The brain impacts nearly every aspect of our lives. But if it is compromised by disability or disease, activities we take for granted can become a struggle, leading to issues as serious as not finishing school or being unable to live independently. These challenges are all too familiar for young people with fetal alcohol spectrum disorders (FASDs), which develop in utero and have lasting effects on everything from attention span, to memory and learning, to planning and organizing.
Currently, there is no proven intervention for cognitive issues experienced by those with FASD. But Jeffrey Wozniak, Ph.D., L.P., part of the U’s psychiatry faculty, and Christopher Boys, Ph.D., L.P., part of its pediatrics department, are aiming to change this.
Increasing brain plasticity
With Masonic support, Wozniak and Boys have developed and are now testing a new intervention that could give those with FASD an increased chance to thrive.
Their approach, which combines computerized cognitive training with mild electrical stimulation to the scalp, is to train the brain to become more flexible and adaptive to new information and situations.
While the work that they’re doing is serious, they’ve added an element of fun to keep their study participants, who range from 10 to 16 years old, engaged.
“Our cognitive training is designed to increase attention and working memory—things like keeping track of what you’re doing or remembering how objects are distributed across the screen, for example,” says Wozniak. “But to the child or teen, it looks like a video game. It’s progressive and gets more difficult the better you do.”
The participants complete six sessions of computerized games wearing an electrode cap and, during each session, half receive mild stimulation to the brain. Their results, which are measured with “before” and “after” MRI scans and cognitive testing, will be compared to the results for those who do not receive stimulation.
“When we provide electrical stimulation like this, we think it makes the brain a little more responsive to what’s happening at the moment,” Wozniak explains. “We’re essentially waking up the brain, saying the task at hand is important to pay attention to and be recorded.”
“We describe this as plasticity, the brain is always adapting. We’re not necessarily doing repair work, what we’re doing is training. Just like any experience in life, this experience is changing the brain. We’re enhancing it so the new learning sticks a little more and the brain is more ready to learn new tasks.”
As of March 2019, 30 children and teens had completed Wozniak and Boys’ study, with only 10 left to go.
The team’s next big step will be to analyze the data they’ve collected to see if the intervention is making a difference and, specifically, if those who receive electrical stimulation fare better than those who do not.
If the results show promise, Wozniak and Boys plan to apply for new support from the National Institutes of Health (NIH) to test the intervention in significantly more participants.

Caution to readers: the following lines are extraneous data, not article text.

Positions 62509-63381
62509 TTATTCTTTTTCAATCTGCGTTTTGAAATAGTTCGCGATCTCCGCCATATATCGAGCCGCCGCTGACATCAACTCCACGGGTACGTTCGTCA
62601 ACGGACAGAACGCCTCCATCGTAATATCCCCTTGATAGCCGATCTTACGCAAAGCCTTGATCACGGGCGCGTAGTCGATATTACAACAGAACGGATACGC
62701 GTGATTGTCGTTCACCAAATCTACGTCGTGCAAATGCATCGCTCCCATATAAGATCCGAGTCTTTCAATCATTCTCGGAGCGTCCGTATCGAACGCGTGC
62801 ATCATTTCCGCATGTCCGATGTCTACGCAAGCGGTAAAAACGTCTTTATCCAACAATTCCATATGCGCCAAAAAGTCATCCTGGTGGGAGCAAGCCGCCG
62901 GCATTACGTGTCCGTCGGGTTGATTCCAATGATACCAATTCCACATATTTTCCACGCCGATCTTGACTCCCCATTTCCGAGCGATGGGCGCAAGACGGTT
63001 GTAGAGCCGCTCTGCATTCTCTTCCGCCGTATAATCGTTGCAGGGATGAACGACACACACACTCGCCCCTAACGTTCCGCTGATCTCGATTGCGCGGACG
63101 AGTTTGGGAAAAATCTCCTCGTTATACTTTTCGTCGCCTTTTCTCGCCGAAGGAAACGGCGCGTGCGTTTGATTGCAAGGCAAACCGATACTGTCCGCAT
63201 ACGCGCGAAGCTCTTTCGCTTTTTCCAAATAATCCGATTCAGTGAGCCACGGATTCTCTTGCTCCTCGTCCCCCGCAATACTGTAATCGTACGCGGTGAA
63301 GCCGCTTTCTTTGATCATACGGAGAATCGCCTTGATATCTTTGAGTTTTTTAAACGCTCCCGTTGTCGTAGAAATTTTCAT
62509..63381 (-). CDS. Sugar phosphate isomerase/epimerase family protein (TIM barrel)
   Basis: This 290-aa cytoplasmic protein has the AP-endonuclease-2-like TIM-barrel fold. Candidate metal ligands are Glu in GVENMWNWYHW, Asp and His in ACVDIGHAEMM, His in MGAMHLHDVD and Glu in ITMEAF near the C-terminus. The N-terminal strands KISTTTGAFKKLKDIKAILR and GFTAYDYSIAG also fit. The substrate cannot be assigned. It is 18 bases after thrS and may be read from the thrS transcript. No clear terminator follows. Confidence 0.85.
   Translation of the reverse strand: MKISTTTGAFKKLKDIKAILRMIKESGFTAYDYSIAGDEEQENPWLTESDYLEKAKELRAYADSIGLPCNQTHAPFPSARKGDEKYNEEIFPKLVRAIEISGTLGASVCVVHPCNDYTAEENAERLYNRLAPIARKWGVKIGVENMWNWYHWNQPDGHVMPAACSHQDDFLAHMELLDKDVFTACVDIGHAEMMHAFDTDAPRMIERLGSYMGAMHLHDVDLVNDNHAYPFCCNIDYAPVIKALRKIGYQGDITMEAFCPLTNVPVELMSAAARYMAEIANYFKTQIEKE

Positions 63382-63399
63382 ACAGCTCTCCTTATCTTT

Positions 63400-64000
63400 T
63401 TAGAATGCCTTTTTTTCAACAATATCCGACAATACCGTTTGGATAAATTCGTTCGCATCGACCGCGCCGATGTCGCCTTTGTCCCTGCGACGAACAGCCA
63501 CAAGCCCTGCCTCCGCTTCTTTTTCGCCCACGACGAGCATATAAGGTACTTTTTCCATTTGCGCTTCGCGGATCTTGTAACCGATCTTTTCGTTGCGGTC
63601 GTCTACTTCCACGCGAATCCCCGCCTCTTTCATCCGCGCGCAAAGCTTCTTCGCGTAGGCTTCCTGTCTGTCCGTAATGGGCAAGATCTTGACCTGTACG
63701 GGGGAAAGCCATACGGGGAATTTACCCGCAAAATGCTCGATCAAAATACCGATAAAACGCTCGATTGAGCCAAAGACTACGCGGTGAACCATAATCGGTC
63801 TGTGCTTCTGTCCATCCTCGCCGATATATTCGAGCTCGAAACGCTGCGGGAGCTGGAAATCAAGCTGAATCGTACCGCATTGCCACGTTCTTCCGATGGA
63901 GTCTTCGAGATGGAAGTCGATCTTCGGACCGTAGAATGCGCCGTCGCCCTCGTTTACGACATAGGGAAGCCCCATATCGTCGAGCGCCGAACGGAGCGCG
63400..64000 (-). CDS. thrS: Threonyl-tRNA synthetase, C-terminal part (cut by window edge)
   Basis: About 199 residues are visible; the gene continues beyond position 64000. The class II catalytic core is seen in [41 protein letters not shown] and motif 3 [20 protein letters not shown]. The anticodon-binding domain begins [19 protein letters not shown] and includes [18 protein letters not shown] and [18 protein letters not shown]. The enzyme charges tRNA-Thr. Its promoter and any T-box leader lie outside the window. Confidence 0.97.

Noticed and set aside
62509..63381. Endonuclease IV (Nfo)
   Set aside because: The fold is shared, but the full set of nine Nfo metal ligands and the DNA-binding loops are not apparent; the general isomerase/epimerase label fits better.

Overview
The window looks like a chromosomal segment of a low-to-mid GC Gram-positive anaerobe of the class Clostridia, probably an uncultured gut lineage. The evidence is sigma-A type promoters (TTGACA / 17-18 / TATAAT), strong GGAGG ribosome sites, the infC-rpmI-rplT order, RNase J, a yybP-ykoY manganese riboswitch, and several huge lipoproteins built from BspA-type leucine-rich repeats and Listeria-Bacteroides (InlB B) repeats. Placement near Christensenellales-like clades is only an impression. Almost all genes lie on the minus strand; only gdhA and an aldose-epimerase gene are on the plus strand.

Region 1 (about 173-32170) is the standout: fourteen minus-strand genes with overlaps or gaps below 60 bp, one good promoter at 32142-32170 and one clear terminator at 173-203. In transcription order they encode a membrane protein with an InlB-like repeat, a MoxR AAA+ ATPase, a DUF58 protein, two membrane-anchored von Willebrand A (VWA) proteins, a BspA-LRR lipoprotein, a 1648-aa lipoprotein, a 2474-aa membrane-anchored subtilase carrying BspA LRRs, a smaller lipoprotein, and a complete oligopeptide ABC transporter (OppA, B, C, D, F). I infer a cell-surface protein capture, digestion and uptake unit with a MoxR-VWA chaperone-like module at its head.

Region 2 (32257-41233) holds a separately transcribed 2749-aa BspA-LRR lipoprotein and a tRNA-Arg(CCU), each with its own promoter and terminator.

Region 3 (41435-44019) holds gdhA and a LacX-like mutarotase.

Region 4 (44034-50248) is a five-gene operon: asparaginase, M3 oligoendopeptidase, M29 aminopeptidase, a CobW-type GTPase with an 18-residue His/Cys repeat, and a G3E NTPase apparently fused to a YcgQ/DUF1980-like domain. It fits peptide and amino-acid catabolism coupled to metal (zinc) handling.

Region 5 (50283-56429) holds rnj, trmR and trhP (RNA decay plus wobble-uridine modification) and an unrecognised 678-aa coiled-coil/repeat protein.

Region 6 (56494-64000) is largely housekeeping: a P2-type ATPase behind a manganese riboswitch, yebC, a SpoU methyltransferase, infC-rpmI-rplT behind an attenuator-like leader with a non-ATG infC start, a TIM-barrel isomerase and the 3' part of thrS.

Eventually, says Wozniak, the hope is that cognitive function will improve so that the study participants will no longer need electrical stimulation or cognitive training.
Breaking new ground, while helping people on the ground
When it comes to understanding and treating FASD, researchers like Wozniak and Boys keep the U on the leading edge of discovery. Support from Minnesota Masonic Charities, which funded their latest study, has played a crucial role along the way.
“No one else in the world is doing this kind of study, which combines computerized cognitive training with electrode stimulation,” Wozniak says.
This innovative research has captured the attention of FASD experts nationally and internationally, including the person who discovered FASD more than 40 years ago. “He discovered fetal alcohol syndrome in 1973 and is still very active in the field. In fact, he comes to Minnesota twice a year to see the kids in our studies,” Wozniak says.
Boys has also developed a reputation locally and nationally for the care he provides to patients and families affected by FASD.
He was recently invited to speak at an NIH event about his team’s approach to clinical care and how to promote recognition of FASD in community and child welfare systems. And both he and Wozniak work on an ongoing basis with support groups, public awareness associations, and government agencies that develop and advocate for policies that raise awareness of and help people with FASD.
But in the end, they say, the most rewarding part of the job is working directly with people with FASD to make their lives better.
“The families, and especially the individuals affected by these disorders, are extremely appreciative of the work we’re doing on their behalf. They’re so thankful that this work is funded and that it’s moving toward an intervention,” Wozniak says. “And that’s what matters most.”